Saturday, November 24, 2012

Samuel Fuller Tribute

Over at Not Coming to a Theater Near You, I have two pieces (more to come) on Samuel Fuller. They were written in conjunction with a screening we are hosting at 92Y Tribeca tonight of Park Row (1952), one of my favorite films of Fuller's films. We have a 35mm print, which makes it all the more exciting for me, because I've only seen it taped off of television. If you happen to be in the NYC area tonight (Saturday, November 24th) around 6PM, drop on by the theater and hang out.



Fuller’s directorial body of work comprises 22 theatrical feature films, 3 made-for-tv features (Dead Pigeon on Beethoven Street, Day of Reckoning, and The Madonna and The Dragon), and numerous television episodes (chiefly Iron Horse, as well as other shows). His first film as director, 1949’s I Shot Jesse James, was a small, independent production whose modest means belied its brazen, daring vision of a ruthless, psychotic West. Fuller challenged the cultural mythology of the West, daring to look beneath the archetype of the Jesse James-Bob Ford legend to uncover the raw emotions and motivations at the heart of their actions. The result was a radical re-visioning of the West filled with characters, ideas, and feelings relatable to modern day audiences. Only one film into his career, and Fuller had defined the facets that would be present throughout his career: politically-charged stories blending philosophy, poetry, and violence. Fuller’s major innovation, and personal invention, was to turn cinema into an editorial. Even his final feature, the 1994 made-for-television movie The Madonna and the Dragon, which is set during the People’s Revolution in the Philippines, exhibits the same reporter’s eye for drama and poetic-politic fusion that defined his career.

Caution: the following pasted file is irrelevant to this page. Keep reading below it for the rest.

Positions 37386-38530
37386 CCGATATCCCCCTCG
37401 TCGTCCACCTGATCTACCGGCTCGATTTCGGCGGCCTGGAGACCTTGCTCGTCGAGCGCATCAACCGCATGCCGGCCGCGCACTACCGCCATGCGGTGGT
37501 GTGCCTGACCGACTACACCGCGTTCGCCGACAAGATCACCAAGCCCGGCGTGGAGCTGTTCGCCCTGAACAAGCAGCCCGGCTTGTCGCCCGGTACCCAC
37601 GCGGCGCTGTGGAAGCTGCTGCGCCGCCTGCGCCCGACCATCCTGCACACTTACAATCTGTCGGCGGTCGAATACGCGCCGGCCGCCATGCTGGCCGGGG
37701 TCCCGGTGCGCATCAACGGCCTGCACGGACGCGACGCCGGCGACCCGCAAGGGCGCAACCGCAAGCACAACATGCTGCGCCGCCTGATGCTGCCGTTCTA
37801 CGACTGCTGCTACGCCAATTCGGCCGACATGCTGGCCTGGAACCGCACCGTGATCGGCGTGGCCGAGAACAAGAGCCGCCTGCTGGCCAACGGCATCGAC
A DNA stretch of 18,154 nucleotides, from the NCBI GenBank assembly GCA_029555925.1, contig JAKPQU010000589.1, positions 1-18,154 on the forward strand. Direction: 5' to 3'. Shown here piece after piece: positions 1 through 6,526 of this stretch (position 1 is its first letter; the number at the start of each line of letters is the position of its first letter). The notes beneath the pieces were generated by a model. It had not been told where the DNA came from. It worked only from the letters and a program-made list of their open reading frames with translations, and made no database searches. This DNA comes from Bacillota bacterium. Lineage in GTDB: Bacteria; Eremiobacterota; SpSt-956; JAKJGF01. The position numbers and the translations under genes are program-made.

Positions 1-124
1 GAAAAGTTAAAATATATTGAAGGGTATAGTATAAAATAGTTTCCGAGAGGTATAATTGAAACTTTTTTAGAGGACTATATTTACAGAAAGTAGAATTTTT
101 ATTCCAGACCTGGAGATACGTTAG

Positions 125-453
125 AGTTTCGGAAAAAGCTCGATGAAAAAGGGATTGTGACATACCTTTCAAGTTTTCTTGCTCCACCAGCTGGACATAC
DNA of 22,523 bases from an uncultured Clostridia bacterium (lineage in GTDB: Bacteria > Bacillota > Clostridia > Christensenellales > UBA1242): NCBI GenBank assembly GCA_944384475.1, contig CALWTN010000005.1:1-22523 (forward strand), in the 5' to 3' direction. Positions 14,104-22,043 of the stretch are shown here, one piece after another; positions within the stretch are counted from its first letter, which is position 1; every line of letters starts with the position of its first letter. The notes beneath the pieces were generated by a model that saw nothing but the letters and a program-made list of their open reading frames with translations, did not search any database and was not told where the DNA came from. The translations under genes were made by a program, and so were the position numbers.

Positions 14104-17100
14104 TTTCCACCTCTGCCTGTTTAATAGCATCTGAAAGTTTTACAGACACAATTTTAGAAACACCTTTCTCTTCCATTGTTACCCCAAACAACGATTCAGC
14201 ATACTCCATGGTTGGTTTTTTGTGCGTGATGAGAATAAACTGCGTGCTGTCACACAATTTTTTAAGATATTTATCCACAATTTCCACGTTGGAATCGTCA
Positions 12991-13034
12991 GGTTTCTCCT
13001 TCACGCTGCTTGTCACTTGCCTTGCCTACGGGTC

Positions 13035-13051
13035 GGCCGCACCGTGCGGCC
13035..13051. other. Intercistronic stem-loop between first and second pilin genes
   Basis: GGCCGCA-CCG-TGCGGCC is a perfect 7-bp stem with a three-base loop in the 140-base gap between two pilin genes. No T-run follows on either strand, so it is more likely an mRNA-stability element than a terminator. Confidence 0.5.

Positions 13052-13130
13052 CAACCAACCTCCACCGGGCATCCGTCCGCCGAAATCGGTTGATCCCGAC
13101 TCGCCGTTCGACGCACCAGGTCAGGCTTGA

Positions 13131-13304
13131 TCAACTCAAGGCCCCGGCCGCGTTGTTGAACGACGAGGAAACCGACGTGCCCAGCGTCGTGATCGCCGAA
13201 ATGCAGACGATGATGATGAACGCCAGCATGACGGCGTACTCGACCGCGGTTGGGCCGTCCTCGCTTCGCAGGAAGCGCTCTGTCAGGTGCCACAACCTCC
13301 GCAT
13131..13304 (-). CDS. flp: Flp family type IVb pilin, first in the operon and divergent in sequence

Park Row may be a celebration of American journalism, but it is also a celebration of battles fought and won in the past that still must be fought and won in the present, as well as in the future. Through not only the verbal homages to journalism’s grand heroes, but also the juxtaposition of the young boy just beginning his career to the old reporter ending his, Fuller emphasizes the generational aspect of Park Row’s narrative, and the perpetual, never-ending struggle for truth and liberty. Fuller is an American patriot—but his is a harsh form of admiration. His perspective on America is like that of Frank Capra—they manage to be both social critics and optimists at the same time. Capra, for all of his lighthearted flights of fancy, was capable of disturbingly dark moments. And Fuller, for all of his bitter truths about the prevalence of racism and exploitation in society, was still a hopeful American dreamer.

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